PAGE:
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Taylor v. Denker

United States District Court, M.D. Pennsylvania

January 11, 2017

AARON TAYLOR, Plaintiff
v.
DISTRICT JUDGE JAMES A. DENKER, et al., Defendants

          MEMORANDUM

          Robert D. Mariani United States District Judge

         On January 3, 2017, Plaintiff Aaron Taylor ("Plaintiff"), a former inmate housed at the Dauphin County Prison, in Harrisburg, Pennsylvania, [1] initiated this civil rights action pursuant 42 U.S.C. § 1983, challenging his underlying criminal case. (Doc. 1). At the same time he filed the complaint, Plaintiff filed a motion for leave to proceed in forma pauperis. (Doc. 2). An initial screening of the complaint has been conducted, and for the reasons set forth below, the motion to proceed in forma pauperis will be granted, and the complaint will be dismissed.

         I. Screening Provisions of the Prison Litigation Reform Act

         The Prison Litigation Reform Act, Pub. L. No. 104-134, 110 Stat. 1321 (April 26, 1996), authorizes a district court to review a complaint in a civil action in which a prisoner is proceeding in forma pauperis or seeks redress against a governmental employee or entity. See 28 U.S.C. § 1915(e)(2), [2] 28 U.S.C. § 1915A.[3] The Court is required to identify cognizable claims and to sua sponte dismiss any claim that is frivolous, malicious, fails to state a claim upon which relief may be granted, or seeks monetary relief from a defendant who is immune from such relief. See 28 U.S.C. § 1915(e)(2)(B), 28 U.S.C. § 1915A(b). This initial screening is to be done as soon as practicable and need not await service of process. See 28 U.S.C. § 1915A(a).

         II. Background

         In this civil rights action, Plaintiff challenges his underlying criminal proceedings from the Dauphin County Court of Common Pleas. (Doc. 1). Plaintiff alleges that he was not afforded a fair criminal trial, he did not receive a "payment determination hearing, " he was incarcerated without bail and without mental health treatment, the District Judge had "no rights" to commit him, and his caseworker did not provide support during his incarceration. [Id. at pp. 2-3).

         For relief, Plaintiff seeks release from the Dauphin County Prison, release of his car from the Pennsylvania State Police, and monetary relief. (Id. at p. 3).

         III. Discussion

         When seeking to impose liability due to the deprivation of any rights, privileges, or immunities secured by the Constitution and laws, the appropriate remedy is a civil rights action. See Learner v. Fauver, 288 F.3d 532, 540 (3d Cir. 2002). However, when a prisoner challenges either the fact or duration of his confinement, the appropriate remedy is a petition for writ of habeas corpus. Preiser v. Rodriguez, 411 U.S. 45, 494 (1973); Tedford v. Hepting, 990 F.2d 745, 748 (3d Cir. 1993). "The underlying purpose of proceedings under the 'Great Writ' of habeas corpus has traditionally been to 'inquire into the legality of the detention, and the only judicial relief authorized was the discharge of the prisoner or his admission to bail, and that only if his detention were found to be unlawful.'" Learner, 288 F.3d at 540 (quoting Powers of Congress and the Court Regarding the Availability and Scope of Review, 114 Harv.LRev. 1551, 1553(2001)).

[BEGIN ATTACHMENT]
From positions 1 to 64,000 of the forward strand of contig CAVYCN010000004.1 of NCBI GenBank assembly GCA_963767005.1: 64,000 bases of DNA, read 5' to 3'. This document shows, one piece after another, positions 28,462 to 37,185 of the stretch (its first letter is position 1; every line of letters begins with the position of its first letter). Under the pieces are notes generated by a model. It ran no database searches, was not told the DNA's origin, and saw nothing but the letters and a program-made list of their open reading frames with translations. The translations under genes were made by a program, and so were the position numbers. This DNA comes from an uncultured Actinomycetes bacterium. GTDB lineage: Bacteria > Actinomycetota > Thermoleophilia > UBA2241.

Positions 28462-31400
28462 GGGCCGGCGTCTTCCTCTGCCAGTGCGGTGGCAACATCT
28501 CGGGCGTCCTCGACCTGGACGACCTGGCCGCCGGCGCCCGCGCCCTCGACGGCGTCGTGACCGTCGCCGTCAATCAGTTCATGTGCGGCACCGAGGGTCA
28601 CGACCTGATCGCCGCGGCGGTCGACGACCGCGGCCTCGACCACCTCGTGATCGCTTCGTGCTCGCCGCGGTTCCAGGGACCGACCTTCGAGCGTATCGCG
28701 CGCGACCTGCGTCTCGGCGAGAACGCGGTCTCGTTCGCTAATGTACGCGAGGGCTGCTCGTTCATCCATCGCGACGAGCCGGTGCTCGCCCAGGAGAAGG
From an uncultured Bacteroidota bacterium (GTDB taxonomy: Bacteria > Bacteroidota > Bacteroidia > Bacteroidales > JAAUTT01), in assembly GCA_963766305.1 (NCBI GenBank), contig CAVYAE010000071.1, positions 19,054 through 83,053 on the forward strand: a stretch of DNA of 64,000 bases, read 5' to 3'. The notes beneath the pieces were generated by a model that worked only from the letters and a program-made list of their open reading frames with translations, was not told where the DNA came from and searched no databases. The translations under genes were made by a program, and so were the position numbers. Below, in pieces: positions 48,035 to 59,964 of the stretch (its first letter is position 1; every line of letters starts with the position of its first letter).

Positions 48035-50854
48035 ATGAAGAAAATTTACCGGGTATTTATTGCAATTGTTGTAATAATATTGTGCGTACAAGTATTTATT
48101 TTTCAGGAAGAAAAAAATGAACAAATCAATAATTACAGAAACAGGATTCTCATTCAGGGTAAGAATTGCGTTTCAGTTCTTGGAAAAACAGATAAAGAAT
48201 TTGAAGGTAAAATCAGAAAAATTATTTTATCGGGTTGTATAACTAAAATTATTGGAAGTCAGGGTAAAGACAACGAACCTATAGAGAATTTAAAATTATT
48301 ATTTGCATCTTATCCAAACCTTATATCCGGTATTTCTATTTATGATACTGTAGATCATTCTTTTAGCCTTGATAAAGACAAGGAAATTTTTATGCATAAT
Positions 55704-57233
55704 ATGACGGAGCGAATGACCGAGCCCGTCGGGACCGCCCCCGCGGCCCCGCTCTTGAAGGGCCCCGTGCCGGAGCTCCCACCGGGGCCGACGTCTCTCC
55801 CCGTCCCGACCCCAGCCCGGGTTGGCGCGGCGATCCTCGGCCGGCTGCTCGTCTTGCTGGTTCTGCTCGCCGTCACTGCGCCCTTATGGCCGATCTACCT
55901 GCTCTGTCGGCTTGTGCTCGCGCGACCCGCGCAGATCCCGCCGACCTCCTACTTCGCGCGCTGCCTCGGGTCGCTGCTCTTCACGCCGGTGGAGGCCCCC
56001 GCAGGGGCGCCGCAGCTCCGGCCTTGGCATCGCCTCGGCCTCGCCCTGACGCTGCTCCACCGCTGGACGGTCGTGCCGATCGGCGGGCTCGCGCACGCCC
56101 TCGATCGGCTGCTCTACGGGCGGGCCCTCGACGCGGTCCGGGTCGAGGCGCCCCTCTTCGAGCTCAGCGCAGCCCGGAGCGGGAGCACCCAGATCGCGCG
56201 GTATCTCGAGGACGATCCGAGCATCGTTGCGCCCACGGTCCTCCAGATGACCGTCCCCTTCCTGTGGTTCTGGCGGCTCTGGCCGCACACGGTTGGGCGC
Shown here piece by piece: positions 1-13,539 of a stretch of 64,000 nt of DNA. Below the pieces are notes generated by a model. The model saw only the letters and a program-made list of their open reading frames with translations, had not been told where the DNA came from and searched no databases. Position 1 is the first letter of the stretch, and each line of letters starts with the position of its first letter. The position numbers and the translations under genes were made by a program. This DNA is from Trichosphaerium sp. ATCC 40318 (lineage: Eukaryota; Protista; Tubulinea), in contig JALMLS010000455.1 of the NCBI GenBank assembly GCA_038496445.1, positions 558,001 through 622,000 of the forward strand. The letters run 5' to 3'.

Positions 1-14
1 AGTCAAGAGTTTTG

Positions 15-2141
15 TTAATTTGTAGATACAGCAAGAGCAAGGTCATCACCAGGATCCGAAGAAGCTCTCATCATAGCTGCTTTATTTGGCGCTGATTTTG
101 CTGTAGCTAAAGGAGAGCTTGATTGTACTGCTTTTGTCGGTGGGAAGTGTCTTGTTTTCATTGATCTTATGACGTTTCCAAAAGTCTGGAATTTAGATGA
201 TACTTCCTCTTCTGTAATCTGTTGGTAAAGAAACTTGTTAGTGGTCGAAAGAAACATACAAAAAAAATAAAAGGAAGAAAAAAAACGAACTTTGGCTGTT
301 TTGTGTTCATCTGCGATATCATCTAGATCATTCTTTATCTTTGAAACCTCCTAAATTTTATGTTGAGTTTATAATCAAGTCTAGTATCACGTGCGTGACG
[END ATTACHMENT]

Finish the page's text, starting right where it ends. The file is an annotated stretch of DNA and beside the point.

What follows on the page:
Careful review of the complaint reveals that Plaintiff does not seek relief based on the deprivation of certain rights and privileges. Rather, he seeks immediate release from custody and challenges the legality of his incarceration. It is well-settled that prisoners cannot use § 1983 to challenge the fact or duration of their confinement or to seek immediate or speedier release. See Preiser, 411 U.S. 475. Because Plaintiff is seeking immediate release from custody and challenging the legality of his incarceration, the appropriate remedy is a petition for writ of habeas corpus. See Learner, 288 F.3d at 540 (federal habeas corpus review is available where the deprivation of rights "impacts the fact or length of detention"). Consequently, the complaint will be dismissed without prejudice to any right Plaintiff may have to reassert his present claims in a properly filed habeas petition.[4] See Wilkinson v. Dotson, 544 U.S. 74, 81 (2005) (stating that inmates should use habeas corpus when they seek to invalidate the duration of confinement directly or indirectly).

         IV. Conclusion

         For the reasons set forth above, the complaint will be dismissed without prejudice. A separate order shall issue.

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